content by

Amber Troska

What Defines a “Good” or “Bad” Adaptation?

As many (many) hot takes in various media outlets have proclaimed: adaptations are all the rage. Of course, adaptations have been around since the earliest days of moving pictures—and have always varied wildly in quality and success. For every Lord of the Rings and Game of Thrones, there’s a Legend of Earthsea or a Queen of the Damned. And even the ones considered successful often have their fair share of unsatisfied fans. What is it about transforming a written work into a film (or miniseries, television show, etc.) that gets us so excited (or so worried)? It’s easy to guess why studios love adapting; having an existing, successful script and built-in audience is certainly an advantage. Considering how often hardcore fans are disappointed in the big-screen iteration of their beloved source material—and casual viewers couldn’t care less—I often wonder what keeps bringing us back for more. Is it simply curiosity, the tantalizing prospect of seeing what we’ve only imagined?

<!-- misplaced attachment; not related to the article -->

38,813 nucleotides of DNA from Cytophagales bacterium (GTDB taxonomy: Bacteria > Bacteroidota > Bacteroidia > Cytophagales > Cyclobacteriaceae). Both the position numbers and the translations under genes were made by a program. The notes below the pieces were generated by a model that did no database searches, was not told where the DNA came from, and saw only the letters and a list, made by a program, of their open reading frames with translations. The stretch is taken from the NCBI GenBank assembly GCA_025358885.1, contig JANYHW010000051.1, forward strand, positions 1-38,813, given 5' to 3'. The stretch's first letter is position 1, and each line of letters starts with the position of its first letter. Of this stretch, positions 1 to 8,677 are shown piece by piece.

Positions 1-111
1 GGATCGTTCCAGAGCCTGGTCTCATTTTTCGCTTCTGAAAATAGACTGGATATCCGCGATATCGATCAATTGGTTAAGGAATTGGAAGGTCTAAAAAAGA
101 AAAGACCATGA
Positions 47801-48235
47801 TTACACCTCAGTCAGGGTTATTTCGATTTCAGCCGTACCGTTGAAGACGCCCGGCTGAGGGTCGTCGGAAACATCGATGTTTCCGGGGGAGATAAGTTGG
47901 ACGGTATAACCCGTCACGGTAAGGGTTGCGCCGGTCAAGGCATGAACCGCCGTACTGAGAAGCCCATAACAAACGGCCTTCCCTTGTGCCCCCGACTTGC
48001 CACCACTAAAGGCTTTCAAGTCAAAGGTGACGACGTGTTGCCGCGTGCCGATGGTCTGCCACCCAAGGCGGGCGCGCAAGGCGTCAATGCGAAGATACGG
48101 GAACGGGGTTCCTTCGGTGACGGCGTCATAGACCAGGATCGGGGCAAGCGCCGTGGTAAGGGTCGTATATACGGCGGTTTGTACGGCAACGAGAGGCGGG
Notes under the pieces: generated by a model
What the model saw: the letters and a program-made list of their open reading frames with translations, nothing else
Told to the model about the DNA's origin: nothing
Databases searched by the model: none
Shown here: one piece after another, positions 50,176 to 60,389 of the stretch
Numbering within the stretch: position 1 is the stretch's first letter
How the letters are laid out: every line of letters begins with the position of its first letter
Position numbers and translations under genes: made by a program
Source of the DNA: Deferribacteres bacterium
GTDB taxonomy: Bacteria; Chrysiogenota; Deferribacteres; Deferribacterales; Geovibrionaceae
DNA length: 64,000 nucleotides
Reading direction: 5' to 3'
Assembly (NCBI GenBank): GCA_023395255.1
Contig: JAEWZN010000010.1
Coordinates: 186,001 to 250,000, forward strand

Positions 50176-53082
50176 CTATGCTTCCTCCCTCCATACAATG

What kind of magic do you need to make a good adaptation? What even is a “good” adaptation? Is it a faithful reproduction of the source? Does it use the material as a springboard to create something different? Is it a blueprint, or is it an outline? When is a novel/story/comic the complete basis of a film or TV adaptation, and when is it just inspiration? Does it matter when you experience the original vs. the adapted version? I wish I had the space or the time to dive into these questions with the depth they deserve. For now, however, I’m hoping to scratch the surface a bit with a rather specific test case.